Growing up in the small West Texas town of Kermit, Texas, Bobby Davis wanted to be able to see the world. After joining the army, he worked his way to the rank of Sergeant (E-5) and was fortunate to see some of Europe and serve his country.
After serving in the 1st CAV Division, 1-5th Calvary Black Knights, he received his associate of science in petroleum technology from Midland College and then his bachelor of science in petroleum engineering from Texas Tech University. He began working as a field engineer, testing oil and gas wells in Odessa, Texas, and then moved to Lafayette, Louisiana, working offshore Gulf of Mexico and California. He worked at several other oil companies before settling into his current role as chief reservoir engineer at the U.S. Energy Development Corp., where he has been instrumental investing $150 million in the Powder River and Delaware Basins.
As the reservoir engineer for the U.S. Energy Development Corp., Davis now lives in Dallas, Texas, with his wife, Jennifer, where they attend Prestonwood Baptist Church.
Seeing the world
“I wanted to serve the nation as many in my family have done before. Also, I was from a dusty West Texas town working on drilling rigs in the Oil Patch and was trying to escape to see the world. I was very blessed to get to see much of Europe but most of my traveling was from a mechanized vehicle, 2 ½ ton truck, or ‘grunt style’ on foot.”
A taste of history
“While serving as armed security guarding the Czechoslovakia Border with Germany in the Fulda Gap invasion route to Germany, I met former German WWII POW’s that were formerly interned in Texas. Our unit was stationed at Wildflecken in the Fulda Gap, which is the historical invasion route through Germany. My unit trained at Hohenfels and Grafenwoehr extensively, which were the Nazi SS training camps during WWII Driving a Jeep on the autobahn is an experience, since a Jeep only tops out at 50 mph and the speed limit on that highway is 100+.”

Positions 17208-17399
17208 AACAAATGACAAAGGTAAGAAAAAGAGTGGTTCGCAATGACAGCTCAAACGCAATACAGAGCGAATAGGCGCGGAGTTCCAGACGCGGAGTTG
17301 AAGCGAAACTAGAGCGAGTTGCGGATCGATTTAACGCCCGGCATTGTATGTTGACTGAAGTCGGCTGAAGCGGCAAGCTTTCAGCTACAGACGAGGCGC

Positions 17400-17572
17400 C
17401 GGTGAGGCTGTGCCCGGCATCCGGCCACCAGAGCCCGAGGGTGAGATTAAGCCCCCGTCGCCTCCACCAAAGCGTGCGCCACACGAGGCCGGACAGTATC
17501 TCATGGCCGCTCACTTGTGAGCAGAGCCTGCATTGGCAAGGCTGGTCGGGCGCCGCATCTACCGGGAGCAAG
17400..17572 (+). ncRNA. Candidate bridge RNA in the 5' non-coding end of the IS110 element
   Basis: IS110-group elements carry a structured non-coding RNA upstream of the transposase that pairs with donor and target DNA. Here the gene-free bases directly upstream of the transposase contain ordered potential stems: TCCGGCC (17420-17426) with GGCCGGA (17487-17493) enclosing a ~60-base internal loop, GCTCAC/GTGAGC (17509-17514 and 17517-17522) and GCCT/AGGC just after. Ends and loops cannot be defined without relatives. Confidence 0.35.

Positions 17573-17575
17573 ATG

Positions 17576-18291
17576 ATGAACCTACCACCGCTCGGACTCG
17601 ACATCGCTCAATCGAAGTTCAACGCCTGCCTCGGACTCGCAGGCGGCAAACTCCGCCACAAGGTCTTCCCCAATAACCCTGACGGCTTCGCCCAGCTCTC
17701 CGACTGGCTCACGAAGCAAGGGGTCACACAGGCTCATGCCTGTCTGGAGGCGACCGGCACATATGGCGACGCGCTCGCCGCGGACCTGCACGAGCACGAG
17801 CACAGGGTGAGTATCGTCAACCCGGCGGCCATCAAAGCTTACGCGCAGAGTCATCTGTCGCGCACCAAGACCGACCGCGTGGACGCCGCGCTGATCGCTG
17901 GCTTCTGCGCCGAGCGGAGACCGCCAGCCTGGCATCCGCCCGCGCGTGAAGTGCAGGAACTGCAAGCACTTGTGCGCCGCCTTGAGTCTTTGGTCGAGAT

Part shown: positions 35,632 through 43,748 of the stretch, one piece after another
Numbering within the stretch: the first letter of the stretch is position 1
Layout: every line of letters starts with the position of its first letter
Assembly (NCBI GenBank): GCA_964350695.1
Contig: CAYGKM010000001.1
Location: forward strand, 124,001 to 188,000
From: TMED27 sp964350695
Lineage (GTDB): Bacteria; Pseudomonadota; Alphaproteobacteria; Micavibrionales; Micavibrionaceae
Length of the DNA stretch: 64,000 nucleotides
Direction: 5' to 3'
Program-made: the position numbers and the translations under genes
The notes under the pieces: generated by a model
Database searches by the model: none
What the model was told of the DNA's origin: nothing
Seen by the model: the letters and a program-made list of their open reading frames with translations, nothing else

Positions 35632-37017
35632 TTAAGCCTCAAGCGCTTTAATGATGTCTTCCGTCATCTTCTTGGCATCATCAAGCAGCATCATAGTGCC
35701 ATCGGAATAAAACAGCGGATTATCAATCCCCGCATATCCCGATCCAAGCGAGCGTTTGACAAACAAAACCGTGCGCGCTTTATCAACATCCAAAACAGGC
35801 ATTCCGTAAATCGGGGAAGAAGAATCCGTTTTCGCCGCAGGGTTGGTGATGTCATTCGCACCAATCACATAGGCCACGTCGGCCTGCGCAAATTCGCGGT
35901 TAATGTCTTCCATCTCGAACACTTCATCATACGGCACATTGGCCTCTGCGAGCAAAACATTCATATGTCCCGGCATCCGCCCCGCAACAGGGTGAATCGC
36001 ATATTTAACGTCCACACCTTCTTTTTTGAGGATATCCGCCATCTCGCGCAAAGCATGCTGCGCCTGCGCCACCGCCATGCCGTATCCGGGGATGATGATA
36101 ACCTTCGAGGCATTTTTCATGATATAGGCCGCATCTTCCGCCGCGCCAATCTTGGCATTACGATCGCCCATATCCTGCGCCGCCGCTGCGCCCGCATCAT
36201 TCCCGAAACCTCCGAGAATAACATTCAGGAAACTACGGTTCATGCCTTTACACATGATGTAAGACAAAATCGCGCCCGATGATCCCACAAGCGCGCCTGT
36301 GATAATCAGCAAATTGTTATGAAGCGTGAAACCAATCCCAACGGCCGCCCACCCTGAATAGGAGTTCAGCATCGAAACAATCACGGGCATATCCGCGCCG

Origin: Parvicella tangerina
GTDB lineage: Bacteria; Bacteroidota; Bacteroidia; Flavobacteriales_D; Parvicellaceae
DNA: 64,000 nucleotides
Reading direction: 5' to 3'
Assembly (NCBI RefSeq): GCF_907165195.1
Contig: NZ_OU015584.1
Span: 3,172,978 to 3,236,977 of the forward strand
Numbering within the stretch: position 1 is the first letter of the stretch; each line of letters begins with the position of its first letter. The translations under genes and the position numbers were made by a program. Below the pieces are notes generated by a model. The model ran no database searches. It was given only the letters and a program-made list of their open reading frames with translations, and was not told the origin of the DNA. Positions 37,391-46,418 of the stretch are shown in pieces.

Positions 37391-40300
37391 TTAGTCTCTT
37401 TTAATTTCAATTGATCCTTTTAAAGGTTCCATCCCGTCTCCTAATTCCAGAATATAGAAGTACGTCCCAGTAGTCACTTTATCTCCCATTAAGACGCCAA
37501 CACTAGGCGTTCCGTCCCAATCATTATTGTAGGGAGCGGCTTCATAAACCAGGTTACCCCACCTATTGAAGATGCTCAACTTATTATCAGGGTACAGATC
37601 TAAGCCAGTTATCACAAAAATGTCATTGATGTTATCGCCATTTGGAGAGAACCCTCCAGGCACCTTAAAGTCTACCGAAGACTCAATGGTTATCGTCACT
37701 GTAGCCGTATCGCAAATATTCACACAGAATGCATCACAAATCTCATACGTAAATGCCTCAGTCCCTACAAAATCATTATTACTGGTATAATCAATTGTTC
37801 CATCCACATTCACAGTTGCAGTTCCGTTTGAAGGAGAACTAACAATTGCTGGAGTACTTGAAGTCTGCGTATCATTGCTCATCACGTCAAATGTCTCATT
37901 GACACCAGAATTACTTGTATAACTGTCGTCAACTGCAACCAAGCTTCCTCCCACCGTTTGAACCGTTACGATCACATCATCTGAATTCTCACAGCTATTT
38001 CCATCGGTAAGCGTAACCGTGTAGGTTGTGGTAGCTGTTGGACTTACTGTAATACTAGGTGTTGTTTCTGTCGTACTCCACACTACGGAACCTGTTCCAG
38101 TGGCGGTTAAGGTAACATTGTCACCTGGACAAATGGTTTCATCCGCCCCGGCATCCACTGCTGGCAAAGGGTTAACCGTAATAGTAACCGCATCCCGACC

“During my tour in the 1st CAV Division, the unit was transitioning from air cavalry, and we trained in the Huey (Slick) helicopter. We deployed in the helicopters and trained by repelling from them as well. During one training period, our battalion was picked up in the late evening from the parade grounds near our billets by the helicopters. It was raining and cold when we boarded the aircraft, and our lieutenant loaded on our squad chopper. He promptly fell asleep, and we travelled to the training target with our weapons loaded with blank ammunition. The rain got progressively worse and visibility was near zero, so the choppers returned to our pick-up location. The lieutenant jumped out charging the billets, firing his weapon and yelling. We were able to finally calm him down and all got a good laugh. He earned the Boner of the Year award for that year from the Division for that incident, which was a large bone on a plaque with his name emblazoned.”
Desire to excel
“Veterans bring a more seasoned responsible employee with aspirations for career and the long term, rather than a temporary job situation. They also bring a desire to serve and excel at any task presented with confidence learned through experience.”
Turning to faith
“I learned to rise early and work hard with a disciplined approach to every endeavor. I also learned that faith in the Creator God is integral to a successful life and there is no success without Him.”